My life changed when I stepped out of the rubble and into recovery. It is now better than I ever imagined! I find it easier to recognize my blessings. My priorities have shifted, and I recently joined the support staff of a mental health organization. I appreciate my family and friends and realize their support is instrumental in my ongoing recovery. Unconditional love is a way of life. And, my relationship with God is deeper and more personal than ever before.

I live with a mental illness, and life is good. I have hope in the future. And, I’m not looking back.


This is the first in a series of blog posts containing personal stories of living with mental illness. Every story is unique, but there is a common thread that goes against stereotypes. Having a mental illness does not prevent me from living a productive, joy-filled, amazing life. 

5 thoughts on “Roller Coaster Life”

  1. Please be thankful, Caroline, for the support you receive, because my journey has been quite the contrary. I suffer from melancholic depression & GAD, along with some PTSD. I will share a bit of my story here, and while it may come across as “firm” at times, I write from the heart and with much empathy.

    I’ve never had the support of family as they don’t like to discuss mental illness at all, and change the subject whenever I introduce it (despite having a brother who had BP). They see it as a problem that needs fixed and until it is (to their satisfaction), I’m defective. This is shown more in their actions than their words.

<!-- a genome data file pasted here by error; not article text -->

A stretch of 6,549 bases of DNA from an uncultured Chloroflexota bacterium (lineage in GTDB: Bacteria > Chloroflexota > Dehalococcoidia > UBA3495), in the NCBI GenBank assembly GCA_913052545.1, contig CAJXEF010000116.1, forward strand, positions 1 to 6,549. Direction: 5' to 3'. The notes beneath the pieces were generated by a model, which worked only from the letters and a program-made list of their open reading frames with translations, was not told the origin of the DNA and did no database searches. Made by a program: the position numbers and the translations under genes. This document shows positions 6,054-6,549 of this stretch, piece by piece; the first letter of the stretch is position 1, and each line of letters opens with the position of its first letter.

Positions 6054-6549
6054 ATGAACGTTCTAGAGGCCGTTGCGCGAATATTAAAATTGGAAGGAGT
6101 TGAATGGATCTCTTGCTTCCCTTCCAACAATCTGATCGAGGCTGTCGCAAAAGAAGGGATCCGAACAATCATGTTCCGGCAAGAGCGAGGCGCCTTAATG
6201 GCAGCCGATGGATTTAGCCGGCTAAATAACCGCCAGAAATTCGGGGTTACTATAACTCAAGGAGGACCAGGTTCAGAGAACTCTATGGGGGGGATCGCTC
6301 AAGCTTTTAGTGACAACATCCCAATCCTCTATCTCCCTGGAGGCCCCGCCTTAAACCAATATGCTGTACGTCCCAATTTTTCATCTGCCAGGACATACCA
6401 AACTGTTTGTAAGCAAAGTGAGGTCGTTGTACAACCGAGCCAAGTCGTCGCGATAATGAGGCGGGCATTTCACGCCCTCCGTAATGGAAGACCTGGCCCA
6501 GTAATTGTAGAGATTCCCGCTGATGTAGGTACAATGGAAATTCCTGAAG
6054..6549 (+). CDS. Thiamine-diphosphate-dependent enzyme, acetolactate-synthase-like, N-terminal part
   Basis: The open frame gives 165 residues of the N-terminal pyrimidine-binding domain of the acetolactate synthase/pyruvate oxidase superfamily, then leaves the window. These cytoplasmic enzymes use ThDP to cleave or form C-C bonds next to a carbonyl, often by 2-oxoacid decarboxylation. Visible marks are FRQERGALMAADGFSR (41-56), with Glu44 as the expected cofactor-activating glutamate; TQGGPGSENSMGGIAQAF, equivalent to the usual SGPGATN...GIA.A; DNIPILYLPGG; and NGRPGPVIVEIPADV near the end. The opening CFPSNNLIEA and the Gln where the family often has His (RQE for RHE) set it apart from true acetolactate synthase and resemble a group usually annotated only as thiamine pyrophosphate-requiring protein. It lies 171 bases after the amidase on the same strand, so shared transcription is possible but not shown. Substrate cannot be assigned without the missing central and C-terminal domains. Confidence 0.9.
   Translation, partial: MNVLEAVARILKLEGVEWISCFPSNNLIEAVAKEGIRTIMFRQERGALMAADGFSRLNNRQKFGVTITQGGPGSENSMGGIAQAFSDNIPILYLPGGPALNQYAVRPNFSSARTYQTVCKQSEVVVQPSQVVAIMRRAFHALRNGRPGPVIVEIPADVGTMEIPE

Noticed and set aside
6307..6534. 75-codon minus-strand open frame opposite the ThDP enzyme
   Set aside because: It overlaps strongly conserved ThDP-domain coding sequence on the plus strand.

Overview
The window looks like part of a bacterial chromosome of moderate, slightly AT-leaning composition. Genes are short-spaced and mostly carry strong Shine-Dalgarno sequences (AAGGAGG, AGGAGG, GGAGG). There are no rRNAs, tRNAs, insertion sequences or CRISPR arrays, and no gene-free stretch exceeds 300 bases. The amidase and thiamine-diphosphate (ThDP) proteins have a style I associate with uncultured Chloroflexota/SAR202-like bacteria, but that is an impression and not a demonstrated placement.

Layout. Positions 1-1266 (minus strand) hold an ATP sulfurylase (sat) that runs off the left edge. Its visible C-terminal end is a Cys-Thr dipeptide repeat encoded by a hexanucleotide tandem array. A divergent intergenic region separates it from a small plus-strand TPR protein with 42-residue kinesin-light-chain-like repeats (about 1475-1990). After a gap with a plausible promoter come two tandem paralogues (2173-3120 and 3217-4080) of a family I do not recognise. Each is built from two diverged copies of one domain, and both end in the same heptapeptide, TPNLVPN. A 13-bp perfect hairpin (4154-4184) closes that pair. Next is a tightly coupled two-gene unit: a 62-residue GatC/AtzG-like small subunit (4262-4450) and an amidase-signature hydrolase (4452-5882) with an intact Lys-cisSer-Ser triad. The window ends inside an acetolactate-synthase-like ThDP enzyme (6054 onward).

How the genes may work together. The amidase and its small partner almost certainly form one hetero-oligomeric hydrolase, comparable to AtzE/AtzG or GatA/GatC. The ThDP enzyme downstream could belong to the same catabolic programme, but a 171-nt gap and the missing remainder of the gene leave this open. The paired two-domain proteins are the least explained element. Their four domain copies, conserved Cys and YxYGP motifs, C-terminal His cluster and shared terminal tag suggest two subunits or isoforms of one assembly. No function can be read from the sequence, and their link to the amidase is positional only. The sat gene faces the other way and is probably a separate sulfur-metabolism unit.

The support from my local friends has been primarily conditional. I don’t cut them off because I live alone and have very people I can hang out with, even if such people are not supportive or even destructive to my overall mental health. Making friends is easy, keeping friends is very difficult. Why? Because their stigmatized view of the illness makes them run. It makes me wonder if such people were/are my friends, but some things I must leave in God’s hands.

    I’ve had more bad therapists that those who’ve helped me. Some have set me back, whether through my having to justify why I’m there to see them, to their justifying the actions of those who promote stigma. I’ve also had many, including the good therapists, reschedule and/or miss appointments on a regular basis, or leave the agency just when I’m making progress. Sadly, this has been the case with every single good therapist I’ve had to date. Whenever I get connected with one who is helpful their gone not long after.